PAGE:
Online Webinar (Zoom): Register using the registration link at the bottom of the page
The rising rate of traffic fatalities is not an accident but the predictable result of policy choices masked by the illusion of human error. Proof can be found in other countries where far fewer die in traffic -- the product of a built environment designed for different priorities, not a miraculous infallible populace. This lecture will explain historic and modern racial and economic disparities in traffic fatalities, how the death toll is fueled by policy and infrastructure that puts the most vulnerable in harm's way, and the economic, bureaucratic, and psychological rationalizations that keep us all focused on human error over systemic solutions to the so-called "accident" problem.
Jessie Singer is a journalist and author of "There Are No Accidents: The Deadly Rise of Injury and Disaster -- Who Profits and Who Pays the Price"-- a Slate, Fortune Magazine, Mother Jones, and The Economist best book of the year. She is an expert in safe systems, injury prevention, harm reduction, and the ongoing rise in traffic fatalities, drug overdoses, falls, and other areas of injury-related death. Jessie's writing appears in the Washington Post, The Atlantic, The Nation, Bloomberg, New York magazine, The Guardian, and elsewhere. She studied journalism at the Arthur L. Carter School of Journalism at New York University, and under the wing of the late investigative journalist Wayne Barrett.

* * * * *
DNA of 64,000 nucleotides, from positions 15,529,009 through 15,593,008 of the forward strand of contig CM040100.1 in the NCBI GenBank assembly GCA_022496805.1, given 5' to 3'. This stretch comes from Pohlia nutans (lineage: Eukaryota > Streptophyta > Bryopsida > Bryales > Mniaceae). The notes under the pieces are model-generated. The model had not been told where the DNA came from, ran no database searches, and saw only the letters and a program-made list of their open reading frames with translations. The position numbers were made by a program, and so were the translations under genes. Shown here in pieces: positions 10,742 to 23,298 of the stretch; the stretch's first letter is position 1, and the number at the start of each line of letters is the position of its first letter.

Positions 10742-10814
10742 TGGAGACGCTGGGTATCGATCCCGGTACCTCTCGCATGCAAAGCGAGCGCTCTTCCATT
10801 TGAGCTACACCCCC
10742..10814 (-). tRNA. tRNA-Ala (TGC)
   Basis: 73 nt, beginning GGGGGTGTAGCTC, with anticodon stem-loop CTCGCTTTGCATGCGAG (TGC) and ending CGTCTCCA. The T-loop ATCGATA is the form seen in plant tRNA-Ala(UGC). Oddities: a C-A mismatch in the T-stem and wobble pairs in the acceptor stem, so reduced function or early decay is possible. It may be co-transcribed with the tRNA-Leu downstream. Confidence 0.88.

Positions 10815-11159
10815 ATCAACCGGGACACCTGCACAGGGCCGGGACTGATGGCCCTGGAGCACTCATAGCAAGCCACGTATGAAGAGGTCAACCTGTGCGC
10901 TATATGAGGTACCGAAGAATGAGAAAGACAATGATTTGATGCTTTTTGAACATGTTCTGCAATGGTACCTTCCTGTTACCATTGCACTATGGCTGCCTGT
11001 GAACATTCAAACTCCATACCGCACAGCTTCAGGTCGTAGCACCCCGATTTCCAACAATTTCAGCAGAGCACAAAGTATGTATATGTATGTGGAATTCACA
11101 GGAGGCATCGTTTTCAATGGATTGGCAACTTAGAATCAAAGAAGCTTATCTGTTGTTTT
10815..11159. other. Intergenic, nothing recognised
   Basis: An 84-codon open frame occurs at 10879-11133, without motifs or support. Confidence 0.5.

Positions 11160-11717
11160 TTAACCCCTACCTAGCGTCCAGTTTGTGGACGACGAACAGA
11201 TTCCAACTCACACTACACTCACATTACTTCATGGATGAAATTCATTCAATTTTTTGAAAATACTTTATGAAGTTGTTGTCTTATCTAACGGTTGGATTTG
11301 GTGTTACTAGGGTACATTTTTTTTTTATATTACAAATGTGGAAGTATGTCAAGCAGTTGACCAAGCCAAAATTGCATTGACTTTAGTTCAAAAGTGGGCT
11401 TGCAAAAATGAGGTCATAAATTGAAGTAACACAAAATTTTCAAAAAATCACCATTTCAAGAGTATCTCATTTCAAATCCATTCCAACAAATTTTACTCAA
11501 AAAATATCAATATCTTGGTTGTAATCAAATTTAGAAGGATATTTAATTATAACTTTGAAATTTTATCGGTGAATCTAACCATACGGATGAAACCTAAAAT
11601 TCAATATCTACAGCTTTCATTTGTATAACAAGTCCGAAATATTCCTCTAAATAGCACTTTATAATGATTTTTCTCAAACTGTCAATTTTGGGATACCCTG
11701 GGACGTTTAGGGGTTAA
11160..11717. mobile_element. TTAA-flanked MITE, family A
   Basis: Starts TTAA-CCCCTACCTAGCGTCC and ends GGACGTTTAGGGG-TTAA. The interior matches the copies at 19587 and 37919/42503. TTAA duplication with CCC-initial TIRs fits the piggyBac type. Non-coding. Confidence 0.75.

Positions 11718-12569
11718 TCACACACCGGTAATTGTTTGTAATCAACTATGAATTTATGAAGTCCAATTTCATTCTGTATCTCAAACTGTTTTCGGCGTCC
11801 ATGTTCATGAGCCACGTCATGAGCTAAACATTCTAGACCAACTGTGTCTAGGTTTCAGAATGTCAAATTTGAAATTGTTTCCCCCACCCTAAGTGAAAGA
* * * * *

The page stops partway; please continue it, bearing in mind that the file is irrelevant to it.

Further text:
This autumn, CURA and the Kirwan Institute have co-sponsored a webinar series that will invite transportation scholars, social justice advocates, and community engagement leaders to look at both the safety and social justice impacts of our street design.
This event is approved for 1 AICP CM credit. To claim your CM credits, log into your My APA account on the APA website and enter the event into your online CM event log.